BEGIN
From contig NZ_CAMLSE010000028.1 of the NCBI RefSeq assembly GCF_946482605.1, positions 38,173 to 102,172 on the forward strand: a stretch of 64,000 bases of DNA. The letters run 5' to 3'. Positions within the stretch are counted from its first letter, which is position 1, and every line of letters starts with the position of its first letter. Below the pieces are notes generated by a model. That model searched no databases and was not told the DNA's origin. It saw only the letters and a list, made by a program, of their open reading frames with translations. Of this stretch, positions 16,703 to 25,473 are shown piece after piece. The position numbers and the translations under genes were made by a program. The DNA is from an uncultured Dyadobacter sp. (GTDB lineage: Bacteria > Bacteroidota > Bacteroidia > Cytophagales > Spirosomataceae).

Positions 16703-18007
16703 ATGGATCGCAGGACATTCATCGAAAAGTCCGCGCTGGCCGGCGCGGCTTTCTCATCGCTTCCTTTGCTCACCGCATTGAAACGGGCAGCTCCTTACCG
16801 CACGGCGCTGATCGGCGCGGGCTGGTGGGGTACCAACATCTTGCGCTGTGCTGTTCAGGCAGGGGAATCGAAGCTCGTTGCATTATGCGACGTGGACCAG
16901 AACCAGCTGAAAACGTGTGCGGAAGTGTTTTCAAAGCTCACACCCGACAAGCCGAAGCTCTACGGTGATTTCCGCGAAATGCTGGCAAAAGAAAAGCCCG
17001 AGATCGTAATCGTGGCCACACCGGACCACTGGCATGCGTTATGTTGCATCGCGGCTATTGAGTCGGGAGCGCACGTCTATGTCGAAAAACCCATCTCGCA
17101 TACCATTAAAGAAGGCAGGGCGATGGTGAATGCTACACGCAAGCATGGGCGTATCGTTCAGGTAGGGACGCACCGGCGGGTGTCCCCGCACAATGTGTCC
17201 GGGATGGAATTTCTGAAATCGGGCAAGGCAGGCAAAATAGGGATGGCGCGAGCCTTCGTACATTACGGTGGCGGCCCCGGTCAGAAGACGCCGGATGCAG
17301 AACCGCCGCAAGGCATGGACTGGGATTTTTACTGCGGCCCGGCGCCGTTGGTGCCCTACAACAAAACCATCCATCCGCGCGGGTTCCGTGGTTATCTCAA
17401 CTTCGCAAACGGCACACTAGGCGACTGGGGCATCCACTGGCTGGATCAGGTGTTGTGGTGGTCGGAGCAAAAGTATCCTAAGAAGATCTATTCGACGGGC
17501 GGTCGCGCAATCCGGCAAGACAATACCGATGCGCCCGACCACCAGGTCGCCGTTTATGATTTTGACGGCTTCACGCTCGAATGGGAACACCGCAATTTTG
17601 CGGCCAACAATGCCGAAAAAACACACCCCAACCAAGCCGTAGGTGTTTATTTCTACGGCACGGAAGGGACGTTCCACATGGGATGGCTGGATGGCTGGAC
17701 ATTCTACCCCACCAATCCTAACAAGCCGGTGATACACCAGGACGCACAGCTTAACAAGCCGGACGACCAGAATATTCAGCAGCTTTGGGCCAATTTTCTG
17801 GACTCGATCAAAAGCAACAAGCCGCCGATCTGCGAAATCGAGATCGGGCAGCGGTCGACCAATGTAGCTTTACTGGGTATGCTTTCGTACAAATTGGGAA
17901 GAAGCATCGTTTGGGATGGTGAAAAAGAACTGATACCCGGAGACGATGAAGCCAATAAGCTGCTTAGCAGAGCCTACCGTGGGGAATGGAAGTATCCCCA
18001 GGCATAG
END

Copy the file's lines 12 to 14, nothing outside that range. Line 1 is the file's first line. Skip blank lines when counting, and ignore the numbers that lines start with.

17601 CGGCCAACAATGCCGAAAAAACACACCCCAACCAAGCCGTAGGTGTTTATTTCTACGGCACGGAAGGGACGTTCCACATGGGATGGCTGGATGGCTGGAC
17701 ATTCTACCCCACCAATCCTAACAAGCCGGTGATACACCAGGACGCACAGCTTAACAAGCCGGACGACCAGAATATTCAGCAGCTTTGGGCCAATTTTCTG
17801 GACTCGATCAAAAGCAACAAGCCGCCGATCTGCGAAATCGAGATCGGGCAGCGGTCGACCAATGTAGCTTTACTGGGTATGCTTTCGTACAAATTGGGAA